3 Baseline models

We provide baselines for three tasks, omitting structure extraction because it is the one task with the highest return on human annotation effort222Code for the experiments can be found under https://github.com/SgfdDttt/sara_v2. In other words, if humans could annotate for any of these four tasks, structure extraction is where we posit their involvement would be the most worthwhile. Further, pertierra2017towards have shown that the related task of semantic parsing of legal statutes is a difficult task, calling for a complex model.

3.1 Argument identification

We run the Stanford parser (socher2013parsing) on the statutes, and extract all noun phrases as spans – specifically, all NNP, NNPS, PRP$, NP and NML constituents. While de-formatting legal text can boost parser performance (morgenstern2014toward), we found it made little difference in our case.

As an orthogonal approach, we train a BERT-based CRF model for the task of BIO tagging. With the 9 sections in the SARA v2 statutes, we create 7 equally-sized splits by grouping §68, 3301 and 7703 into a single split. We run a 7-fold cross-validation, using 1 split as a dev set, 1 split as a test set, and the remaining as training data. We embed each paragraph using BERT, classify each contextual subword embedding into a 3-dimensional logit with a linear layer, and run a CRF

(lafferty2001conditional). The model is trained with gradient descent to maximize the log-likelihood of the sequence of gold tags. We experiment with using Legal BERT (holzenberger2020dataset) and BERT-base-cased (devlin2018bert) as our BERT model. We freeze its parameters and optionally unfreeze the last layer. We use a batch size of 32 paragraphs, a learning rate of and the Adam optimizer (kingma2014adam). Based on F1 score measured on the dev set, the best model uses Legal BERT and unfreezes its last layer. Test results are shown in Table 1.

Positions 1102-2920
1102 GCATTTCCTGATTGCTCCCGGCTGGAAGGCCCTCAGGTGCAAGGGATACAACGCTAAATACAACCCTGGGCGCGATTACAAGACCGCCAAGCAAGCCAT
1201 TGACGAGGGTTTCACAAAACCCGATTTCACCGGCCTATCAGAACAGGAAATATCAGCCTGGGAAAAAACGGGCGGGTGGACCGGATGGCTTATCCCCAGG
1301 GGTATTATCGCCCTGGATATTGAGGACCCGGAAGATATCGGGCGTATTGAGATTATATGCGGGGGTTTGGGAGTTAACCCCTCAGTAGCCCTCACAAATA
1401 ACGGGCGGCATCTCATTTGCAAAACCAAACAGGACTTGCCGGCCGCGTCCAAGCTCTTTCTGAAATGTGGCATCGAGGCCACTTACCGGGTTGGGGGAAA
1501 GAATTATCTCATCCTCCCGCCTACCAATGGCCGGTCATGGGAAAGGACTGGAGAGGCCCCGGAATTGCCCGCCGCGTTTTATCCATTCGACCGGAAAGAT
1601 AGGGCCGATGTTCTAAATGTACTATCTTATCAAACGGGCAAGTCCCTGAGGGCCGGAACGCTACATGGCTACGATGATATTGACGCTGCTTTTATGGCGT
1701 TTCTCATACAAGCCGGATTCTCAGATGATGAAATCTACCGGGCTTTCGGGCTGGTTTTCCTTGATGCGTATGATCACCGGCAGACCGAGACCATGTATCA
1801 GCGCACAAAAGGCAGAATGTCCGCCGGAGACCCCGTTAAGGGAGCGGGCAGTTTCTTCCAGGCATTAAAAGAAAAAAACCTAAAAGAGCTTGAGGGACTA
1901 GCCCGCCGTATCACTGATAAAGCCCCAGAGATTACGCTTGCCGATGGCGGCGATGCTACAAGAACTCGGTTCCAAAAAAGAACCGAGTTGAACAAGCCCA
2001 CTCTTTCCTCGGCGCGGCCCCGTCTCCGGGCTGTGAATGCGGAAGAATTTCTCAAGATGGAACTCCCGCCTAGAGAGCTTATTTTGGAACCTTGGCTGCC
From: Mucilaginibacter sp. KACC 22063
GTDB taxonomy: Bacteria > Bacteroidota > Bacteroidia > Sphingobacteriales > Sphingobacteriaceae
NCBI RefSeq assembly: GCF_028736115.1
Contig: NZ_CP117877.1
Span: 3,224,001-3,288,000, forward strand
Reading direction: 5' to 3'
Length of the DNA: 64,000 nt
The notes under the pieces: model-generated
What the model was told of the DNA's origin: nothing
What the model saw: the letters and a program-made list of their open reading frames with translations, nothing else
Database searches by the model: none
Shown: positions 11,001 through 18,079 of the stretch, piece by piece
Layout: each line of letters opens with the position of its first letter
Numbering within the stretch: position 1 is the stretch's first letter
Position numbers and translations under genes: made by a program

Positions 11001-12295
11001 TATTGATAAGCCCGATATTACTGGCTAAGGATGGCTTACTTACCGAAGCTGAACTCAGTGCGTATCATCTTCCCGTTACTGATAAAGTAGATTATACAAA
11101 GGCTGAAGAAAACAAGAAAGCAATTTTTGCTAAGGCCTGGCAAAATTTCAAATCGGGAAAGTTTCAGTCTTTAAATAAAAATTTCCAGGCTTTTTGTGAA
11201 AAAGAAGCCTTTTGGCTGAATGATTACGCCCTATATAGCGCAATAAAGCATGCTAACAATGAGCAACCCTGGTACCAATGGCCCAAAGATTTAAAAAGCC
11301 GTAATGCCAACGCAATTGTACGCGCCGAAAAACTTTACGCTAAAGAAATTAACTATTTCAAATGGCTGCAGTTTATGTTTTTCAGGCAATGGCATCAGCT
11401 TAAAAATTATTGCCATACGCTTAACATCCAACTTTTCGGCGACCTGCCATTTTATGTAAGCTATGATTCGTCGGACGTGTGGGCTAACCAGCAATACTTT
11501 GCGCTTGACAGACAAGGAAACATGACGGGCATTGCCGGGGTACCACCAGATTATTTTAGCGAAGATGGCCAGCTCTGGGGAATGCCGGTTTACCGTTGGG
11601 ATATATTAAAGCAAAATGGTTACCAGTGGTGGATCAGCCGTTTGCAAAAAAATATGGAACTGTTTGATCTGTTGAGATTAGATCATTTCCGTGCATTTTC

Parser-based avg stddev macro
precision 17.6 4.4 16.6
recall 77.9 5.0 77.3
F1 28.6 6.2 27.3
BERT-based avg stddev macro
precision 64.7 15.0 65.1
recall 69.0 24.2 59.8
F1 66.2 20.5 62.4
Table 1:

Argument identification results. Average and standard deviations are computed across test splits.

3.2 Argument coreference

Argument coreference differs from the usual coreference task (pradhan-EtAl:2014:P14-2), even though we are using similar terminology, and frame it in a similar way. In argument coreference, it is equally as important to link two coreferent argument mentions as it is not to link two different arguments. In contrast, regular coreference emphasizes the prediction of links between mentions. We thus report a different metric in Tables 2 and 4, exact match coreference, which gives credit for returning a cluster of mentions that corresponds exactly to an argument. In Figure 1, a system would be rewarded for linking together both mentions of the taxpayer in §2(a)(1)(B), but not if any of the two mentions were linked to any other mention within §2(a)(1)(B). This custom metric gives as much credit for correctly linking a single-mention argument (no links), as for a 5-mention argument (10 links).

Single mention baseline

Here, we predict no coreference links. Under usual coreference metrics, this system can have low performance.

String matching baseline

This baseline predicts a coreference link if the placeholder strings of two arguments are identical, up to the presence of the words such, a, an, the, any, his and every.

Single mention avg stddev macro
precision 81.7 28.9 68.2
recall 86.9 21.8 82.7
F1 83.8 26.0 74.8
String matching avg stddev macro
precision 91.2 20.0 85.5
recall 92.8 16.8 89.4
F1 91.8 18.6 87.4